We also have whole new sets of enabling technologies, like computers, the internet, cell phones, iPads, wikipedia, and discussion sites like this one here, etc

It seems that the next great leap in life, will come with sufficient number of humanity aligning with cooperative strategies (and their attendant cheat resistant strategies) to bring an active and responding awareness to the fact that all life is connected, and the technologies we use must work for all.

This absolutely requires going beyond markets and money (with their implied scarcity functions) and on to a level of actively choosing systems that promote and value abundance over scarcity (and deliver that abundance to all – free of charge).

It seems likely that this advance will occur as more and more people become aware of the two very different modes of information storage that are commonly available in reality.

One mode is the pictographic (or one to one, or sequential) mode of information storage. This is where information in the storage medium is stored in one to one correspondence with the object – such as a photograph. Cutting a photograph in half and throwing one half away loses half the total information, and does so in a way that 100% of the information is lost about half of the image. This is the way in which information is stored in most digital devices.

The other mode of storage is holographic (or many to one, or integrated). In holographic storage, every bit in the image contains a little bit of information about the whole. Cutting a holograph in half and throwing half away again loses half of the information, but it shows up very differently. We still have an image of the whole, but the image is much less distinct, the resolution has dropped by half.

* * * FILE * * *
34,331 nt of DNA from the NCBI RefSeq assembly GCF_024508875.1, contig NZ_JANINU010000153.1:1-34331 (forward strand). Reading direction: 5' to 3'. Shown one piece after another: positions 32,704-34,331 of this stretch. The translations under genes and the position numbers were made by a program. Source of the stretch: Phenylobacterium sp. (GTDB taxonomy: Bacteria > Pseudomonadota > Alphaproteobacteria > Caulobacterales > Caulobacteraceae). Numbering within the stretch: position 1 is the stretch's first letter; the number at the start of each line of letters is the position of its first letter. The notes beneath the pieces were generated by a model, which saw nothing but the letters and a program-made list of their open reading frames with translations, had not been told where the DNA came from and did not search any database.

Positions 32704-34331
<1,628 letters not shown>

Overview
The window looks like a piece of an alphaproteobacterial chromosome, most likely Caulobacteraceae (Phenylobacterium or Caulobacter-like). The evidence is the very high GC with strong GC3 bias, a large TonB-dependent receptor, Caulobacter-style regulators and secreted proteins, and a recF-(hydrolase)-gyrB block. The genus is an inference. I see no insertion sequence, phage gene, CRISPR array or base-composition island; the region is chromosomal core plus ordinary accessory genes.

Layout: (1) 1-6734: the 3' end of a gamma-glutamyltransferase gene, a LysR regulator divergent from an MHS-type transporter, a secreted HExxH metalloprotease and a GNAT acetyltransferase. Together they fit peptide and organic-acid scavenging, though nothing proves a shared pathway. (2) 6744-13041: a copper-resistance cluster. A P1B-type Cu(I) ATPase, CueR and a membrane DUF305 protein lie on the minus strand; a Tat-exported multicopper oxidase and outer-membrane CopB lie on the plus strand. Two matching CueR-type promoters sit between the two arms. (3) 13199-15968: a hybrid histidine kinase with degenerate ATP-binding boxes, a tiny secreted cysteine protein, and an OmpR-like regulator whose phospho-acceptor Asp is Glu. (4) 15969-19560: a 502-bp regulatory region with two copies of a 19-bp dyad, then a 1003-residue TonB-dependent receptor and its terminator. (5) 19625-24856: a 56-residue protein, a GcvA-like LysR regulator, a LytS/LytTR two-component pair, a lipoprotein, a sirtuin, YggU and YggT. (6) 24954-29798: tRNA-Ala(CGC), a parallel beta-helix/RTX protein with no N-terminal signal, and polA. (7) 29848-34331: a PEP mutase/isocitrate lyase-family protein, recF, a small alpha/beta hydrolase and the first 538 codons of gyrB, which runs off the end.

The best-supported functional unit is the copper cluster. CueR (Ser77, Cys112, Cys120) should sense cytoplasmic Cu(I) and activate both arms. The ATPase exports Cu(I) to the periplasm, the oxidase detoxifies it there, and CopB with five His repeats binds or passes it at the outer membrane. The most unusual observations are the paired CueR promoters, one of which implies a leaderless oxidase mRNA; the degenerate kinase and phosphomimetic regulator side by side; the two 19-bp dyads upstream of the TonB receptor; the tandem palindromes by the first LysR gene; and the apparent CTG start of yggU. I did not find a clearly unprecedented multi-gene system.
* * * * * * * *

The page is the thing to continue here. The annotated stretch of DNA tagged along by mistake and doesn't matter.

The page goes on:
It seems that our brains use both forms of storage in different parts of our systems.
It seems that our ability to abstract and integrate and intuit is a “side effect” of using “holographic” type of storage and processing of information.

It seems that once the human mind is introduced to an organising context that is a tighter fit for all of the information it has stored, it is capable of an almost instantaneous contextual shift to this new organising principle, even though it will retain most of the old habits of old contexts.

In this fashion, it seems that context is king within the individual human mind. And thus a new context can generate profound changes very quickly.

And I do agree, that entirely new levels of cooperative behaviour are critical to our survival, and I suspect, that at the higher levels of function, these will have nothing whatsoever to do with markets or money.

About Ted Howard NZ

Seems like I might be a cancer survivor. Thinking about the systemic incentives within the world we find ourselves in, and how we might adjust them to provide an environment that supports everyone (no exceptions) - see www.tedhowardnz.com/money
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1 Response to holism

  1. Pingback: Human Evolution | Ted Howard NZ's Blog